Thailand Philately

Updates to 2017 Thailand Post Stamp Issues

Here we are in the middle of April and I still have not managed a trip to buy new Thai stamps this year! I am just coming off my first lengthy holiday of 2017, that of Thai New Year, but the philatelic museum and post offices were all closed for the holiday as well.

Although I also haven’t received a copy of the Thailand Post new issues bulletin for the second quarter of the year (it should be arriving shortly), the Siam Stamp Catalogue website recently added images for those stamps issued at the end of March and in early April.

I will add these images to my original post on the Stamp Issuing Programme for 2017 (the diagonal watermark of Siam Stamp Shop doesn’t appear on the actual stamps), to be replaced when I obtain stamps for my collection.

The next scheduled release is due on May 3, marking this year’s Vesak Buja Day.

Thailand Philately

New Thai Stamps for Late King


A set of stamps had been scheduled by Thailand Post last year to mark the 70th anniversary of the reign of His Majesty King Bhumibol Adulyadej (Rama IX). These were due for release on what would have been the King’s 89th birthday; I believe this had the issue number of TH-1115. The designs had never been announced and the issue was quietly withdrawn following His Majesty’s death on October 13, 2016.

Yesterday (March 29, 2017), Thailand Post announced the release of a sheet of five stamps. A photograph appeared on page 2 of today’s Bangkok Post, the largest English-language newspaper in the country:

The caption reads:

Labours of love: Thailand Post Co. unveils a set of stamps featuring the late King Bhumibol Aduyladej at work in six different settings to commemorate the 70th anniversary of his accession to the throne. A 45-baht set consists of five stamps, each 17cm long, the longest in the world. The stamps will be sold across the country from Saturday.”

According to an even briefer article on the website for The Nation — Thailand’s second largest English-language daily newspaper — nine million copies of the stamp have been printed and will be released on April 1. Nine is considered a very lucky number in Thai culture, and most Thai people have been wearing black shirts during the one-year-long mourning period that include a stylized Thai number “9”, often with an inscription in English or Thai mentioning that the wearer is proud to have been born in the ninth reign.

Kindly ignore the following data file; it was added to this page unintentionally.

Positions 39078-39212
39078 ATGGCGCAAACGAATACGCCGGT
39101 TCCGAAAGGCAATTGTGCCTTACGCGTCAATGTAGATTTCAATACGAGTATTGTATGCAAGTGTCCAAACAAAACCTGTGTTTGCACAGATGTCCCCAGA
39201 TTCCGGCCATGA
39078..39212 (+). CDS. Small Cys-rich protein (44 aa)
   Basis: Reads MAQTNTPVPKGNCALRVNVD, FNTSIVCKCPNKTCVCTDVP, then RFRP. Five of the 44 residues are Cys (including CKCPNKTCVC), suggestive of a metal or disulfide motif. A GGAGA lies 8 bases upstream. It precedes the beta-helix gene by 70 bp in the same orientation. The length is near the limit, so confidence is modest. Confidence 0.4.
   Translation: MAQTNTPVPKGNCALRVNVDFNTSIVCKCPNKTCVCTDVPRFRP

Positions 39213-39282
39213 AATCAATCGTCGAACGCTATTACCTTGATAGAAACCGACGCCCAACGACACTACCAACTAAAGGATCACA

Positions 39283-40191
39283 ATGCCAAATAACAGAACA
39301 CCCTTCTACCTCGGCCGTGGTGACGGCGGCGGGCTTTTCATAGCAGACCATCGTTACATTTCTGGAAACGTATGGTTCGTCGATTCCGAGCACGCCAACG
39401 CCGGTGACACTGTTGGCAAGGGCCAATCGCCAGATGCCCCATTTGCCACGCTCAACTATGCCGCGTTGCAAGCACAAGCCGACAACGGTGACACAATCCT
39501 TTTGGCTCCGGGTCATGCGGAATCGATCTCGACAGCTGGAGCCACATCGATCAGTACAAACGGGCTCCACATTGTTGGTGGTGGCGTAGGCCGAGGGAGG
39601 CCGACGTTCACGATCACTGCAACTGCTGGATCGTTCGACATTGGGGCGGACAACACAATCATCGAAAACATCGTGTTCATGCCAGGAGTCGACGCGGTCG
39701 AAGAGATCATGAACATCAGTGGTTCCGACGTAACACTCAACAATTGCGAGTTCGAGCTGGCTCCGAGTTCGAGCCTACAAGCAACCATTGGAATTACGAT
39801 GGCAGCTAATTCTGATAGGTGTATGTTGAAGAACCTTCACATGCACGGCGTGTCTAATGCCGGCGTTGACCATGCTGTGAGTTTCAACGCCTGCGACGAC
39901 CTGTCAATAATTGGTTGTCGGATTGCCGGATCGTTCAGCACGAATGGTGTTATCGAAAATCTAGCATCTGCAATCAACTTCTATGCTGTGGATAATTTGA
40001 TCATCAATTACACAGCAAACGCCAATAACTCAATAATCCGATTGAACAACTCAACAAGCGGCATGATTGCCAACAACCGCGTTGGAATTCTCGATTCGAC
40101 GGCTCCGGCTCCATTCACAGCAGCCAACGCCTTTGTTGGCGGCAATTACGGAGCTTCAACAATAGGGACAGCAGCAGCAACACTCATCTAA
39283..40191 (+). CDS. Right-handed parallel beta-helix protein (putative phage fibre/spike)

The sale of black clothing over the last six months has been the sole “bright spot” in the economy; several times, black was in such short supply that the government offered to dye other colors to black at no cost.


Thailand Philately

Thailand Railway Stamps Due

A quick reminder that a very nice set of four circular stamps, plus a souvenir sheet, commemorating the 120th anniversary of the State Railway of Thailand, are scheduled for release tomorrow, 26 March 2016. This is a Sunday and so stamps will not be available for purchase here in Phuket until at least Monday. I will never understand why Thailand Post insists on issuing stamps when none of the post offices are open for business. In recent years, they have become even slower at distributing new issues to the provinces (and some NEVER arrive!).

Nevertheless, this is an attractive issue and I will do my best to purchase copies for myself. As the face value of Thai stamps is low (usually 3 baht, occasionally 5, 9 or 15 baht for the vast majority of issues), I tend to buy full sheets. Most stamps are released in sheets of just 10 stamps. Then, of course, are the first day covers which are sold at minimal mark-up from the face value of the stamps. All of these are easily obtainable at most local post offices. I am blessed in that I live within walking distance (approximately 10 minutes, most of which is through a shady park) from the provincial philatelic museum and their fully-stocked sales counter.

The ever-increasing numbers of “special folders” are harder to find and I have to resort to eBay; I don’t always hear about these scarcer collectibles until the price has risen or they’ve sold out completely. Lately, I’ve obtained several first day covers that have received multiple pictorial cancellations (mostly in locations around Bangkok); these are usually signed by the stamp designer as well.